A picture from Curicon's visit to the parc.
This is part 2 of Curicon's journey to Silicon Valley (read part 1 here).
In anticipation of Curicon’s partial move to California, Aimee and I spent some time in Silicon Valley last month. I want to share what I learnt and hopefully make it easier for other Australians to find their feet in “The Valley”.
Before I talk about Silicon Valley, I want to share another uniquely American experience: Comic-Con International.
About 200,000 people flock to San Diego each year to attend an event that can only cater for 120,000 people. Convention attendees sleep in their cars because all the hotels are full and people charge up to $US100 a night for their lounges.
For Curicon, this is the place we needed to be. Here was the centre of our universe, the place where the fans binge on collectables and pop culture and where the biggest collectables companies launch their new products. It is a celebration of the biggest and best.
Using some smart thinking and Australian charm, we secured press passes to what could only be described as the Holy Grail for comics and pop culture. This was guerilla marketing at its best. Armed with our collectable metal Curicon cards, we dove into the convention disguised as journalists with a mission to launch Curicon to the people it was built for.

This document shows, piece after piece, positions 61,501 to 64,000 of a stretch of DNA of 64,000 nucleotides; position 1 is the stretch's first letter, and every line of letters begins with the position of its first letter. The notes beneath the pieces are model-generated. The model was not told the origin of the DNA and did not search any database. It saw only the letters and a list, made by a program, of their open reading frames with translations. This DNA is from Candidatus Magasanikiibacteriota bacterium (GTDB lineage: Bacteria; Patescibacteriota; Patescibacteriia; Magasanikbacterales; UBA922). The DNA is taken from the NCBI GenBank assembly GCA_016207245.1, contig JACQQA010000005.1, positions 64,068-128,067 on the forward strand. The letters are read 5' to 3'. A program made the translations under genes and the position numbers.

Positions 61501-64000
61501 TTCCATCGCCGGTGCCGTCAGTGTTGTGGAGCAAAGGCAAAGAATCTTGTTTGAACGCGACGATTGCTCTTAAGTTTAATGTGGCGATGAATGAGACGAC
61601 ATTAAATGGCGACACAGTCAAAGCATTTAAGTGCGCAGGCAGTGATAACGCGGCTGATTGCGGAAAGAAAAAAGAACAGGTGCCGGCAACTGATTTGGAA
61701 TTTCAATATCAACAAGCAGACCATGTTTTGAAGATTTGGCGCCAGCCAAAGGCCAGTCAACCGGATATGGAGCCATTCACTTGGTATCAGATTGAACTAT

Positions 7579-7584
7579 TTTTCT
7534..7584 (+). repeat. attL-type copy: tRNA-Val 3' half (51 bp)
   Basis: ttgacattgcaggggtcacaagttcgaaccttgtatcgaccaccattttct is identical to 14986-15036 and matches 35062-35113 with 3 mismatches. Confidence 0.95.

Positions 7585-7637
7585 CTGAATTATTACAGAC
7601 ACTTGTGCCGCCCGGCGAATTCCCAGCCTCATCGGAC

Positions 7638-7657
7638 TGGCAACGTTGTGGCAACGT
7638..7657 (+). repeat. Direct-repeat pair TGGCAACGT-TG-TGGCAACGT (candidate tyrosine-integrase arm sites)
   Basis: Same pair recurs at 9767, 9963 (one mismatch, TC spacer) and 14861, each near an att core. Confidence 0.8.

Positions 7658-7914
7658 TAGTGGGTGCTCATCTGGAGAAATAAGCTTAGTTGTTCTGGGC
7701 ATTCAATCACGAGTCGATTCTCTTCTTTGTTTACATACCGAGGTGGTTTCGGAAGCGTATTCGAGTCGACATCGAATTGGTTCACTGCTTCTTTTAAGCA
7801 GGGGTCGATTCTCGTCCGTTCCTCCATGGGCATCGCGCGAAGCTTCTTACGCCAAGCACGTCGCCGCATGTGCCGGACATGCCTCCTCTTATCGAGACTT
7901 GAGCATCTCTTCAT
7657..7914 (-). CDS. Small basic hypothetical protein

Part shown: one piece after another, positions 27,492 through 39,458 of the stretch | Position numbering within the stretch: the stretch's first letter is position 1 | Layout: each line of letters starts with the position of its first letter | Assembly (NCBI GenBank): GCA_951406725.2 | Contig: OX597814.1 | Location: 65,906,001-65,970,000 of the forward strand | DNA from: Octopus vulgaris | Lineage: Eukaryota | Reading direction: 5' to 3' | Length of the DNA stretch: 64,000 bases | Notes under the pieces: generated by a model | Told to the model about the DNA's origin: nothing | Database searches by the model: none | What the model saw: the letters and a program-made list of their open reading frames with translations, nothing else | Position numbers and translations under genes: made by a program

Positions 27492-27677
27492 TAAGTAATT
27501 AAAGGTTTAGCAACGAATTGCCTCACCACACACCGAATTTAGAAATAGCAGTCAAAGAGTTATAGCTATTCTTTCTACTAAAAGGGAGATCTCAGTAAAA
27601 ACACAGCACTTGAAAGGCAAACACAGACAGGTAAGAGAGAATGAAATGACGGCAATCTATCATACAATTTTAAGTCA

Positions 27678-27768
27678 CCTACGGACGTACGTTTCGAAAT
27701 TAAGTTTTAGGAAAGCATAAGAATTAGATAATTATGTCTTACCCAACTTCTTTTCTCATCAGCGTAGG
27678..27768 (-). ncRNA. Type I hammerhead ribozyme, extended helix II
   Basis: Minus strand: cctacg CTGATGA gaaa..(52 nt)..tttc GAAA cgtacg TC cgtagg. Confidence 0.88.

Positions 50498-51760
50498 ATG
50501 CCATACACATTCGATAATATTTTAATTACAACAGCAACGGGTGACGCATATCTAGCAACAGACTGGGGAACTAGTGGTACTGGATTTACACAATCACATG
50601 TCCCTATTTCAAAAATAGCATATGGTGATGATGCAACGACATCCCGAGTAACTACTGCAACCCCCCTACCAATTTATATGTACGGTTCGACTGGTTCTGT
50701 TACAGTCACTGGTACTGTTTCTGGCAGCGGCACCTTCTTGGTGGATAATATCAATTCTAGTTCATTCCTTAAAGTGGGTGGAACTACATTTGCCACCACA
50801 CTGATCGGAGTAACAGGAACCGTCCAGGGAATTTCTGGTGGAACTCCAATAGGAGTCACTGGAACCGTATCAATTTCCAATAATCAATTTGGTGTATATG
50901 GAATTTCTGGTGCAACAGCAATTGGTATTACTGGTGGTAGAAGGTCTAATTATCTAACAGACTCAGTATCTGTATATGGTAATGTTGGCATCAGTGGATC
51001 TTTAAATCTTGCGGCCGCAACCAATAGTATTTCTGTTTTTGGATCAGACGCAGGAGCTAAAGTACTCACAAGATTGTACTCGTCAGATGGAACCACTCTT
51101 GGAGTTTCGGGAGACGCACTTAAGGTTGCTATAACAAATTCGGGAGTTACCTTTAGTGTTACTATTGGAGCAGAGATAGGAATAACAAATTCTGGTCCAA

We met Judd Nelson and William Shatner, went to film premieres and attended press conferences for all the latest in comics, film and TV. A flash of a press pass and an Australian accent tended to shorten lines, but the lines still ended up being hours long in most cases. People waited more than 5 hours for Game of Thrones and The Walking Dead panels; some people that waited spent the entire day in the line. For that level of patience and determination we hope they finally got into something.
We had the privilege of meeting and befriending comic book artists, writers and some of the biggest names in the collectables industry. It’s something we had hoped and wished for, as it is critical to our business strategy. We want the industry to respect and appreciate the Curicon brand, see us as allies and help us build something great for all of their fans and customers.
Mat of Curicon at Comic-Con.
It was great to be at Comic-Con San Diego, we are certainly looking forward to the second biggest in the calendar, New York Comic-Con. Keep an eye on Curicon.com as you may even be able to win a trip there courtesy of Curicon.
So now it’s time to talk Silicon Valley, the “place to be” for those of us building and working for tech companies.